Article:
Harckham Finishes 2022 with 23 of His Bills Signed into Law

Albany, NY – New York State Senator Pete Harckham is concluding 2022 as his most productive year yet in terms of having legislation he introduced being passed and signed into law, with 23 of his bills receiving signatures from the Governor, up from 16 last year.

“New Yorkers continue to face immense challenges that demand real action, and so I made sure to draft bills that safeguarded residents, boosted our economy and assisted our municipalities,” said Harckham. “Whether it means protecting our workforce or our environment further, helping veterans and those with Substance Use Disorder in new ways, or working together to ensure a stronger future for our communities, I will keep looking for innovative and inspired approaches to being productive. I am grateful to Senate Majority Leader Stewart-Cousins, my colleagues in the State Legislature and Governor Hochul for their support.”

In total, Harckham was the prime sponsor on 176 bills that were introduced or amended, an increase from last year’s total of 137. The State Senate approved 56 of these bills and the full State Legislature approved 32 in 2022.

Notable among Harckham’s bills signed into law this year was S.7788, which requires that 100% of in-state sales of new passenger cars and trucks shall be zero-emissions by 2035, and that the state transitions to 100% percent zero-emissions from new off-road vehicles and equipment purchased beginning in 2035.

“As we work to achieve the ambitious goals in the Climate Leadership and Community Protection Act, the best way to ramp up our fight against the climate crisis is to put more vehicles on our roadways that are entirely free of carbon and other toxic emissions,” said Harckham. “Enacting this law shows how New York can help lead the nation to positively impact our environment and jumpstart our economy.”

It should be noted that one of Harckham’s most important bills from 2022 was enacted in the FY2023 State Budget:

S.5116C protects and regulates wetlands and critical habitat areas by removing the jurisdictional barriers that old Department of Environmental Conservation (DEC) maps have created.

A number of bills introduced by Harckham and enacted this year were prompted and advanced through his work as chair of the Senate Committee on Alcoholism and Substance Abuse. This includes two signed by Governor Hochul within the last week:

  • S.5690 eliminates daily co-pays for visits to Opioid Treatment programs; and
  • S.7378A requires the state’s Department of Health (DOH) to publish reports on the department's website detailing sales of opioids sold in the state and provide information to the public regarding the budget's "Opioid Stewardship Fund" in combating the opioid overdose crisis.


Other signed bills helping to fight the overdose crisis are:

  • S.7693 creates a council for treatment equity within the state’s Office of Addiction Services and Supports (OASAS) to help vulnerable populations; and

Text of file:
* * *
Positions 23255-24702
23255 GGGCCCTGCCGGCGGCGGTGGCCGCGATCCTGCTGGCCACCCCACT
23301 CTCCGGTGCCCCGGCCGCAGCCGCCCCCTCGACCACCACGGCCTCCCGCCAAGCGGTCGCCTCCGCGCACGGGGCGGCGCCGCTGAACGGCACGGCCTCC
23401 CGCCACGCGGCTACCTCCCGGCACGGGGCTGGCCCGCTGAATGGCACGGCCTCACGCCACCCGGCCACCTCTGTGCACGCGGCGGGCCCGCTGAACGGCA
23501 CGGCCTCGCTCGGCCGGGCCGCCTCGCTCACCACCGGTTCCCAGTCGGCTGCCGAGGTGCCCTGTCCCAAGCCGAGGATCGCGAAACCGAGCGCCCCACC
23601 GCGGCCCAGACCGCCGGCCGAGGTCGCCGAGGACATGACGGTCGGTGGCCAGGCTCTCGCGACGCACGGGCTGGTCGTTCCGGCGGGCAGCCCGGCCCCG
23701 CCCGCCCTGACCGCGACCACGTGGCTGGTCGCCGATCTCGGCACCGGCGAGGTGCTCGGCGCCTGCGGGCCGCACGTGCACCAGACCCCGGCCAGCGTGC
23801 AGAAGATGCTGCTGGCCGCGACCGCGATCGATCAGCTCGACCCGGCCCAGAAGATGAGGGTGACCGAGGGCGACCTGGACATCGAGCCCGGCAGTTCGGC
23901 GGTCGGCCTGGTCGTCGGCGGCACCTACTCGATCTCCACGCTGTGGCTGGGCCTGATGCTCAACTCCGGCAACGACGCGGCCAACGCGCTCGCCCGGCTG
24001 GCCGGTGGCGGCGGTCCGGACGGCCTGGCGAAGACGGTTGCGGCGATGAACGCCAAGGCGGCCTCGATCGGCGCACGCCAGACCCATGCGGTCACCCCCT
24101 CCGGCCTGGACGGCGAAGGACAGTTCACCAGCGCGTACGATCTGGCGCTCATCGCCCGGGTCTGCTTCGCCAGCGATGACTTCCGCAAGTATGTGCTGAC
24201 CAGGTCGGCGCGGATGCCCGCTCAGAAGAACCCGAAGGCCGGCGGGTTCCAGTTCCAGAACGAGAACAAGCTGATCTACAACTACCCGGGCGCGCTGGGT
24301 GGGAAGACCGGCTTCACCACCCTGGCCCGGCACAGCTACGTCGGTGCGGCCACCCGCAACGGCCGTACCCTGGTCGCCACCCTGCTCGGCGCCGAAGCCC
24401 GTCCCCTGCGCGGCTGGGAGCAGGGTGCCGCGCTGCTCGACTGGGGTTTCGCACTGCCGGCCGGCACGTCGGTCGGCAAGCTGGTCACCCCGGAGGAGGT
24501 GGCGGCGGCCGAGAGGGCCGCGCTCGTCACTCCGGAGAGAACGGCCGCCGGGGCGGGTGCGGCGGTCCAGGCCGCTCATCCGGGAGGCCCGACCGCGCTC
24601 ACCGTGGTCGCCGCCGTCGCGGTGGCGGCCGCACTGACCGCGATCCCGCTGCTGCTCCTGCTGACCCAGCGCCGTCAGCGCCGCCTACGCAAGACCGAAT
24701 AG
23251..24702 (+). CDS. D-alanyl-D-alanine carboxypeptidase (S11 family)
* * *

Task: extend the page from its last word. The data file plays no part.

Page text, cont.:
• S.8219A requires an annual report for the independent Substance Use Disorder and mental health ombudsman program.


Two of Harckham’s signed bills will help veterans statewide:

  • S.7706 ensures that veterans in temporary shelters have access to information about benefits;
  • S.8057 expands the scope of the Community Health Access to Addiction and Mental Health Project (CHAMP) to include representation for other agencies to help veterans, people with developmental disabilities and other populations facing additional barriers to care.


Other key Harckham bills enacted by Governor Hochul include:

S.7548 requires same-day notification of a parent or person in parental relation of a student with a disability where certain behavioral interventions are used;

  • S.2992  places Furnace Brook Lake in the Town of Cortlandt in the state’s inland waterway protection criteria;
  • S.6871A allows taxpayer gifts for research and treatment of Lyme Disease;
  • S.7664A offers confidentiality for kidnapping victims;
  • S.8942 extends the service and efforts of the real property tax exemption task force;
  • S.8772A requires alternate generated power source at gasoline outlets so they remain open during storms and emergencies; and
  • S.8170 establishes the Judge James F. Reitz Memorial Courtroom in the Putnam County Courthouse.


Other Harckham bills enacted in the FY2023 State Budget, include:

  • S.4688A continued a small business grant program worth up to two hundred million dollars for small businesses to address expenses during the COVID-19 pandemic; and
  • S.6000 allows certain schools to experience no financial harm for reduced enrollment due to the outbreak of coronavirus disease 2019; and
  • S.1416 creates a pathway for “recovery living residences” to become certified by the commissioner of the Department of Mental Health (DMH) and requires DMH to make available a list of certified recovery residences on its website.


And signed into law this past week, as well, were two more important Harckham bills:

  • S.6805 requires that workplace legal notices regarding worker rights and protections be made available to employees electronically; and
  • S.8553A integrates 2-1-1 into the state’s disaster emergency plan.


For complete information on all legislation sponsored by Senator Harckham, please visitwww.nysenate.gov/senators/pete-harckham/legislation.


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